I’m sorry,” says the bloke from the royalties collection company, finger poised over the button marked Record Call For Training Purposes: Dealing With Lunatics With The Business Sense Of A Crack-Addled Icelandic Banker. “You’re starting the label to put out how many songs?”

“Just the one,” says my representative, with the shifty embarrassment of Gary Glitter’s legal defence team. “Does the system allow for that?”

I can’t blame the man from PPL (Phonographic Performance Limited, since you ask) for doubting my sanity. Clamouring for air from beneath the mountain of paperwork, contracts, invoices, lottery tickets and Dragons’ Den application forms it’s taken for me to launch Year Zero Recordings, I think I’ve gone a bit Coolio myself.

I mean, who the hell goes to the trouble of starting a limited company to put out one download track? It’s a project as foolhardy as an ITV2 show called George W Bush’s Iraqi Best Friend.

Nonetheless, by the time you read this, Prego’s single ‘The Longest Calm’ will be rutting the post-pop pants off all major download services and my drunken mission of honour/insanity will be fulfilled.

prego

So now the excitement builds to its release this week – John Kennedy’s on board, howl the radio reports! Nick Grimshaw’s a fan! There’s been a spot play on Radio Suffolk!

And what have I learned from this wild, impetuous ride into the skewed and sordid realm of the independent record label? Well, it’s become clear just how daunting it is for a new label to start up in 2009. If you’re not put off by the major labels droning on about the vast amount of money they’re losing, the hassle you have to put yourself through to lose that money is frankly staggering.

My vision of a few months ago, wherein a new era of bedroom labels flood iTunes with home-recorded albums for as little as £50 a pop, has been revised due to rampant naivety; yes, you can put your music up for sale for next to nothing inside 10 minutes, but if you want to collect one cent of royalties from it you need to register as a member of the music industry revenue collection company PPL.

And that means filling in a membership contract stretching to 50 pages. And that means hiring a lawyer to help you wade through it. And that means setting up a limited company to make you eligible for membership. And that means getting directorship partners, a company secretary, a registered office address and a Justice Of The Peace to witness your application to Companies House. And that means hiring another lawyer to wade through that.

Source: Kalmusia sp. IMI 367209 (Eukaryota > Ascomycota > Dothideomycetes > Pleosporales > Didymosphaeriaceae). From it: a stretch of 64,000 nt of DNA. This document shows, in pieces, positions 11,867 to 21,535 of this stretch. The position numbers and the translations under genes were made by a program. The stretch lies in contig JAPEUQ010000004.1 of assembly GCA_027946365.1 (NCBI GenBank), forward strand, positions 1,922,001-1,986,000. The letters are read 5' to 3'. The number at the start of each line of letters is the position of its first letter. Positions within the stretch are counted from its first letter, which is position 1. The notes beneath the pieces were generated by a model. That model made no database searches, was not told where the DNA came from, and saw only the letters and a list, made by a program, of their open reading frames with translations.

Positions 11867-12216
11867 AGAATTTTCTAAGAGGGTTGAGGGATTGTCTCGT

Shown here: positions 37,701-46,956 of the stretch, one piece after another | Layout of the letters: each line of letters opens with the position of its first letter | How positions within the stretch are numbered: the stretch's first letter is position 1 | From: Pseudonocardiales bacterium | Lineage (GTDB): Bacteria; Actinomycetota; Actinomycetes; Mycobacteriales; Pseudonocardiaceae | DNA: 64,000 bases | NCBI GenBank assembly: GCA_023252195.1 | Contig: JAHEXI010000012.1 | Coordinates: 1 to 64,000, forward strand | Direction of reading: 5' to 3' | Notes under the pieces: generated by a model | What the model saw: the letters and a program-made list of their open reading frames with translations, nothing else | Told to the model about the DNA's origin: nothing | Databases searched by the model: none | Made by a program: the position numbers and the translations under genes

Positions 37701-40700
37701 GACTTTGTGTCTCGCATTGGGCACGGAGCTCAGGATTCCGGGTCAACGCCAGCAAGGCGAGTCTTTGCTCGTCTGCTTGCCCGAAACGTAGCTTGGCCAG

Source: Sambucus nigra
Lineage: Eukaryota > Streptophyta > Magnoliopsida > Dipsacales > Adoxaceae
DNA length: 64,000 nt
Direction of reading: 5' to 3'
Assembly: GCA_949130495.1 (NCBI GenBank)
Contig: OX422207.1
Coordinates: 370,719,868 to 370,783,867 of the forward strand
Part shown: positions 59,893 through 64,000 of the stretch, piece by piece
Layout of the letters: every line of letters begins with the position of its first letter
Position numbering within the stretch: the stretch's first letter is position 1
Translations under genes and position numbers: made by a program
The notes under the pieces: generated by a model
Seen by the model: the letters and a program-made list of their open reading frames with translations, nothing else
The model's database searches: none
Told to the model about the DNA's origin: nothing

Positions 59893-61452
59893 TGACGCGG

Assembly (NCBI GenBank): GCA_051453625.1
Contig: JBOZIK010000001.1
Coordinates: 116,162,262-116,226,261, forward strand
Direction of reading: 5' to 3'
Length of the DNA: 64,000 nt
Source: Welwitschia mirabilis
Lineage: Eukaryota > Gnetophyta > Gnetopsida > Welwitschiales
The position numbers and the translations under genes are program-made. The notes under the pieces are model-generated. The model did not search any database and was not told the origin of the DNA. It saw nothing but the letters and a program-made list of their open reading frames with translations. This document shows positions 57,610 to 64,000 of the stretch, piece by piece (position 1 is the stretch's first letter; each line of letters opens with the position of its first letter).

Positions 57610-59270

Of course these start-up hassles are all very well if you’re the bastard punk son of Alan Sugar with a business plan that involves a hostile takeover of Geffen. But if you’re Tarquin from Doncaster College Of Art thinking of founding Spunkykeks Records to put out a few mates’ tracks, it’s shockingly discouraging.

Y’see, the music industry structure only allows for major-owned labels and real independents are just not part of the equation. I’ve come to see the music business as a golden-glowing fortress built to protect its dwindling profits, while I’ve felt like desperate vermin having to gnaw its way through the gates to get a nibble of some cheese-flavoured poison.

And once inside, to mix my metaphors, there’s nothing but fattened leeches – producers, pluggers, studios, manufacturers – so used to sucking away their pound of flesh from the industry’s withering carcass that they refuse to acknowledge they’re down to the dry bone.

So as I sit here weighing a great single I put out in one hand against the stack of bills and paperwork in the other, would I do it again? Not in a billion years, I like eating too much. But just as I have faith that Prego will make someone millions, I believe, once the current music industry kingdom has crumbled to rust, the bedroom brigade will rise again.

What I’ve Been Listening To…
The Horrors – ‘Primary Colours’
Exlovers – ‘Photobooth’
Billy Boy On Poison – ‘On My Way’